Naloxone is a medication that has been proven to be highly effective in reversing the effects of an opioid overdose. Opioid overdose is a serious issue that affects many individuals, and the availability of naloxone has become increasingly important in saving lives. In Ontario, employers will be required to provide naloxone in the workplace under certain circumstances starting from June 1st, 2023.
It’s important to note that naloxone only reverses overdoses from opioids and not from other substances. It’s crucial to recognize the signs and symptoms of an opioid overdose, which can include a slow or irregular heartbeat, shallow breathing, and unresponsiveness. If someone is suspected of having an opioid overdose, it’s important to act quickly and call 9-1-1 while administering naloxone.
Workplace Medical Corp. is now offering a virtual instructor-led naloxone training seminar, which covers various topics such as the law, different types of opioids, signs and symptoms of an overdose, how naloxone works, rescue breathing and CPR, and what to do when the patient wakes up. The training also includes naloxone awareness training, which is now included in their Standard and Emergency First Aid courses.
Providing access to naloxone in the workplace can be lifesaving, especially if there is a high risk of opioid overdose among workers. It’s important for employers to be aware of the risks and take appropriate action by providing naloxone and ensuring that their workers are trained to respond to an overdose. By doing so, we can work towards reducing the number of opioid-related deaths and help those who are struggling with addiction.
What is Naloxone?
Naloxone (pronounced na-LOX-own) is a drug that can temporarily reverse the effects of an opioid overdose. Opioids are drugs that are prescribed by a medical practitioner to treat pain. However, opioids are also used recreationally. Some commonly used opioids include:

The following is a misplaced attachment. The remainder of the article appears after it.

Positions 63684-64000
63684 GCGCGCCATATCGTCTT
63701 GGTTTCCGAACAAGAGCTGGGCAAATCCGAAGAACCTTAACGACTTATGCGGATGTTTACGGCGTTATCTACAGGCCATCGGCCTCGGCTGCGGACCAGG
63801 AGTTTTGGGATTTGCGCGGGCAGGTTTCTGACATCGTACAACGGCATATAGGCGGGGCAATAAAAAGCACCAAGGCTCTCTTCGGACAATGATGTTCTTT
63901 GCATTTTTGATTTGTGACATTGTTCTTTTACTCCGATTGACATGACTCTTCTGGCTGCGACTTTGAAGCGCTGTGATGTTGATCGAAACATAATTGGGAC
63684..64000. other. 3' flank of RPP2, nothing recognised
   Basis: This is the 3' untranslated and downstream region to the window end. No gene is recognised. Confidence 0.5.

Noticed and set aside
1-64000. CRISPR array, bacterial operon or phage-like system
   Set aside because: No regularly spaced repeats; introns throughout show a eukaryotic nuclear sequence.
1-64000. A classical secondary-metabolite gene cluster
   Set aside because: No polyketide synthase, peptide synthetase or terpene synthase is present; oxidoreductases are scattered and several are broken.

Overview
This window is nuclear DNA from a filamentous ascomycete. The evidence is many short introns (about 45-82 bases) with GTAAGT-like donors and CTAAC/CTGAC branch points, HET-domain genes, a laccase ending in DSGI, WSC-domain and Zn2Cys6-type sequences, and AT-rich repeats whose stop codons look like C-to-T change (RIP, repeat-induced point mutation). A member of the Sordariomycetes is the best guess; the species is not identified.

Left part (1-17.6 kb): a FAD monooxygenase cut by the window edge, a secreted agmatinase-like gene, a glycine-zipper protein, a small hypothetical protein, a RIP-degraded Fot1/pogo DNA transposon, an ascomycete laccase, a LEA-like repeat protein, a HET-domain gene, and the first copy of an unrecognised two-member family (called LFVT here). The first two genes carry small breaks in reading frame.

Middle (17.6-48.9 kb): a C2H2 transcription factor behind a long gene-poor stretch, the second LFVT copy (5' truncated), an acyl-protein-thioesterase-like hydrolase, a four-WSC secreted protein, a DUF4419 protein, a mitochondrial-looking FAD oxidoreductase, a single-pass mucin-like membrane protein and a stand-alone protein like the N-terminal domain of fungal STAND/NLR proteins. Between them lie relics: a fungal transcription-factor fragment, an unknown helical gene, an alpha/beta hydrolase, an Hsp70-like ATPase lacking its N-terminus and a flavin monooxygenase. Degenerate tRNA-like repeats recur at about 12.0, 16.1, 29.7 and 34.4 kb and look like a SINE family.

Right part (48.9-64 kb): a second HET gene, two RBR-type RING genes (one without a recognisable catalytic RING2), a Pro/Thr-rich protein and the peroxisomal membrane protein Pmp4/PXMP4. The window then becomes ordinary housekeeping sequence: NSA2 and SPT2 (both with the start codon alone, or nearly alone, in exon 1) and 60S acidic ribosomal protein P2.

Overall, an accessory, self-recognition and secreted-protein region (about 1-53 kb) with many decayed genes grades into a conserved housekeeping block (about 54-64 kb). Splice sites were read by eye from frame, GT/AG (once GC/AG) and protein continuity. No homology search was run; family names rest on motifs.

While opioids can be an effective part of pain management for medically supervised patients, opioid addiction and overdose are a significant challenge in Ontario. Naloxone only reverses overdoses from opioids.
Requirements in Ontario
Starting June 1st, 2023, employers must provide naloxone in the workplace if certain circumstances described in the Occupational Health and Safety Act apply.
An employer can become aware that there may be a risk of one of their workers having an opioid overdose in their workplace in a variety of ways, for example:
- A worker opioid overdose may have already occurred in the workplace.
- A worker who uses opioids may voluntarily disclose this risk to their employer.
- An employer may observe opioid use among workers in their workplace or discover that opioid use is occurring in their workplace during a workplace investigation.
- An employer may find discarded opioid paraphernalia, such as used needles, in their workplace.
- The joint health and safety committee (JHSC), health and safety representative (HSR), a union representative, human resources (HR) staff, and/or someone else in the workplace may bring this risk to the employer’s attention.
If an employer is aware that one of their workers uses opioids as prescribed by a medical practitioner, it is unlikely that this would, alone, create an awareness of the potential risk of a workplace opioid overdose because such use is under medical supervision.
If the employer is not or has not become aware of a risk of one of their workers having an opioid overdose at the workplace, an employer would not need to comply with the OHSA requirements to provide naloxone in the workplace.
The OHSA requirements do not apply to workplaces where the risk of an opioid overdose is created by a non-worker, such as: reacted by a non-worker,:
- a customer
- a client
- a patient
- other member of the public who may be present in or near the workplace
If there is no risk of a worker opioid overdose, an employer would not have to comply with the OHSA requirements.
How can we help?
Workplace Medical Corp. is now offering a virtual instructor-led Naloxone training seminar. This seminar is approximately 60-90 minutes in length and will include the following topics:
- The Law (Good Samaritan Act)
- What is an opioid?
- Types of fentanyl
- Signs and symptoms of an overdose
- Methods of exposure
- How Naloxone works
- When and how to act
- Rescue breathing if needed
- CPR if needed
- Recovery position
- What to do when the patient wakes up
- Contacting 9-1-1
Along with this, Naloxone awareness training is now included in our Standard and Emergency First Aid courses.